Meanwhile, Nintendo could be preparing to announce an update to the Wii later this year at the E3 gaming expo.
If you're hoping for the Xbox 720 or the PlayStation 4 to arrive anytime soon, prepare to be disappointed.
Citing "industry sources," video game blog Kotaku reported yesterday that Microsoft and Sony aren't planning to release follow-ups to the Xbox 360 and PlayStation 3 until 2014. One of the blog's sources said that Microsoft hasn't even decided which components its next console will offer when it eventually launches.
If both Microsoft and Sony wait until 2014 to release new machines, it would mark a dramatic shift in the way console makers have structured launch schedules.
Historically, most console companies release new devices an average of every five years. Microsoft, for example, launched the original Xbox in 2001 and followed that up with the Xbox 360 in 2005. Sony's PlayStation 2 launched in 2000 and its follow-up console hit store shelves in 2006. A 2014 launch would leave the Xbox 360 on store shelves for nine years, and the PlayStation 3 for eight years, without a successor in place.
Cashing in on a console until the bitter end is something that Sony has never taken issue with. The company has said on numerous occasions that it follows a "10-year life cycle" for consoles. In fact, the company is still selling thousands of PlayStation 2s every month, even though the PlayStation 3 is available. But this time around, things could be different, since there wouldn't be a newer console in place to help boost sales over the long haul.
Speaking to CNET last year for a story outlining the death of the five-year console lifecycle, Patrick Seybold, senior director of corporate communications for Sony Computer Entertainment, seemed nonplussed by the shift. He made it clear that Sony has always believed that its consoles can hold up over a 10-year period.
"We at PlayStation have never subscribed to the concept that a console should last only five years," he said. "Both the original PlayStation and PlayStation 2 had life cycles of more than 10 years, and PlayStation 3 will as well. The 10-year life cycle is a commitment we've made with every PlayStation consumer to date, and it's part of our philosophy that we provide hardware that will stand the test of time providing that fun experience you get from day one for the next decade."
Microsoft's senior director of Xbox product management, David Hufford, indicated last year at the Consumer Electronics Show that his company is on the same page as Sony. And with the release of Microsoft's motion-gaming peripheral Kinect in November, the company was potentially able to extend the life of its console.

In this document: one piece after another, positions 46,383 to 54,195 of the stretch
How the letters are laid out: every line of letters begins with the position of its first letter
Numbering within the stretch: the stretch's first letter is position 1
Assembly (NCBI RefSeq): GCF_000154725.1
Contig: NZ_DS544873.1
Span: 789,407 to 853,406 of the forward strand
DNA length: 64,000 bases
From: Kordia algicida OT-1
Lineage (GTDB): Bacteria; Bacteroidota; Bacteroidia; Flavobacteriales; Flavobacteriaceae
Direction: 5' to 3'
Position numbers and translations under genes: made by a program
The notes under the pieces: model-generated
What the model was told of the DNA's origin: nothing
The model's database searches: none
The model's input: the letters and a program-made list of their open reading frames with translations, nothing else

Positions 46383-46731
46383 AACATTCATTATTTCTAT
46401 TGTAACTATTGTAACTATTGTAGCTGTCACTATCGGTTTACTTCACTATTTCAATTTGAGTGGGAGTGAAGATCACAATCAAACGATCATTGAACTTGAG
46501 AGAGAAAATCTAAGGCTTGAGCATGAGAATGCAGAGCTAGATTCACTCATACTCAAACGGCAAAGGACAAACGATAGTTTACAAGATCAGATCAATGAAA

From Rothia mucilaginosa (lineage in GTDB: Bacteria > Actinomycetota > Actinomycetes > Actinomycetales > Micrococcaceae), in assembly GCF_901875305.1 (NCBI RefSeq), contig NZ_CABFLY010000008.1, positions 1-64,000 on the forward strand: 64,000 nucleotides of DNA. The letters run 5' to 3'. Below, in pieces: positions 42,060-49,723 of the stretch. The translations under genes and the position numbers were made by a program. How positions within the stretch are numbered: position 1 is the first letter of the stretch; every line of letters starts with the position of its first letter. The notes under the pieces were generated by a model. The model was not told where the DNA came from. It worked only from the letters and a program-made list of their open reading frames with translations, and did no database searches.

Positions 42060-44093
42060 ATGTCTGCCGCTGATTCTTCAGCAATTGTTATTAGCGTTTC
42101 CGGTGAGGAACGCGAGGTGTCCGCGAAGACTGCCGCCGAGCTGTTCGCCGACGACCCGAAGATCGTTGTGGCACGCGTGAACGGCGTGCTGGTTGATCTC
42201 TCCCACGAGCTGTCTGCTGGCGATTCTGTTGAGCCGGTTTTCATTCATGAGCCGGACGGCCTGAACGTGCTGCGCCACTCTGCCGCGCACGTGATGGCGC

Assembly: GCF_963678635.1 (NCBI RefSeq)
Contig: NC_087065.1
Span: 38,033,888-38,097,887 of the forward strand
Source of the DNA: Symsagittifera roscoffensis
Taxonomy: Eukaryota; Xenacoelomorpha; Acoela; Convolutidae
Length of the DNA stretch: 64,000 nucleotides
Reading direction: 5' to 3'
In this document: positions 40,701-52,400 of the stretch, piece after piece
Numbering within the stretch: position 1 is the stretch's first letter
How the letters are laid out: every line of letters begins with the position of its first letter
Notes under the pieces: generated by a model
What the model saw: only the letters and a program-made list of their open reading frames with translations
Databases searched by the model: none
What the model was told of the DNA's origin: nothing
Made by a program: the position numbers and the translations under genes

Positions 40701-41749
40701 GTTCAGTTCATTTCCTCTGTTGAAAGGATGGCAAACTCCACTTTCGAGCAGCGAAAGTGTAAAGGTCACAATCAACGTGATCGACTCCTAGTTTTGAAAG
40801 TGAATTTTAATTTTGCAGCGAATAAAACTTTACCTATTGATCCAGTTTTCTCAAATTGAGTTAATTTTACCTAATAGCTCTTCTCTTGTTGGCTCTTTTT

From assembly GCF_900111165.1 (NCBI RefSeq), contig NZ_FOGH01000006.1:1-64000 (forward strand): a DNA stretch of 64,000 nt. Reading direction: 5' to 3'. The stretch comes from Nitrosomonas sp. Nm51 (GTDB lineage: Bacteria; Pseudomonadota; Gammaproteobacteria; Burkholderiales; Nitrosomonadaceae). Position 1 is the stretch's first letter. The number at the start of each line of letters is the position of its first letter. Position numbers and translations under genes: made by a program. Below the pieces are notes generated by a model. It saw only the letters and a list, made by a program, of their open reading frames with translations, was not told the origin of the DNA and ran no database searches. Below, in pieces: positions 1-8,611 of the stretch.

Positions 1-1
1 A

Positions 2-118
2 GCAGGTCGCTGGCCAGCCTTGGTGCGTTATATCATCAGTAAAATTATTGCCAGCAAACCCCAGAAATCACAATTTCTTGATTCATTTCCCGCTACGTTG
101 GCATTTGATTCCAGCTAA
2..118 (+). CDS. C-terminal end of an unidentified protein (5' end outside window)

"I think it's important to say that the Xbox 360 is the console of the long future for us," Hufford said before an audience at CES. "There is no need to launch a new console because we're able to give this console new life either with software upgrades or hardware upgrades like Project Natal. The Xbox 360 was designed for a long life, and I don't even know if we're at the midpoint yet."
Such a statement seemingly makes perfect sense to game maker Electronic Arts. Last year, EA CFO Eric Brown said there isn't much room for improvement in the console market and there simply isn't a compelling reason for either Sony or Microsoft to release a new hardware platform in the near future.
"Today we have two of the three consoles that operate in full high-definition and are running games at 60 frames per second," Brown said. "If you step back and say if it's a multibillion capital dollar investment for the next generation, the question I would ask is 'if you were to produce that then what would you display it on?' There's really nothing in terms of broadly available consumer viewing technology other than 1080p flat panel televisions. And so you could upgrade in theory, but you wouldn't get the obvious graphical benefit that we saw really drove the sharp transitions in the prior cycle."
Even so, Microsoft is seemingly looking toward the future. Last month, a job notice was posted on the company's Web site, seeking a hardware engineer for its Interactive Entertainment Business division. The job would require the person to be "responsible for defining and delivering next-generation console architectures from conception through implementation." The notice led some to suspect that this future employee will be working on the next version of the Xbox.
What about the Wii?
Although Kotaku's sources didn't mention the Wii, many industry watchers believe that Nintendo will be launching a successor to its motion console later this year. Nintendo hasn't said a word about what its next console will offer or even when it might hit store shelves.
Not everyone is convinced that a new Wii would even sell all that well if it did hit store shelves in 2011. In an interview with IndustryGamers earlier this year, Wedbush analyst Michael Pachter said that the chances of the Wii 2 succeeding after a late 2011 launch would be slim. One of the key additions would be HD suppport, which the Xbox 360 and PS3 have had since launch. Pachter sees Nintendo as jumping aboard that train much, much too late.
"I just think Nintendo's blown it; I think by the time they launch [their next console] if it's Christmas 2011, it's two years too late, and for sure one year too late," Pachter said in the interview. "So it's over--I don't think they can ever recover. Wii sales will continue to decline and I think Wii 2 will not sell well."
Sony and Nintendo declined CNET's request for comment. Microsoft did not immediately respond.
Update at 7:48 a.m. to add Nintendo's response.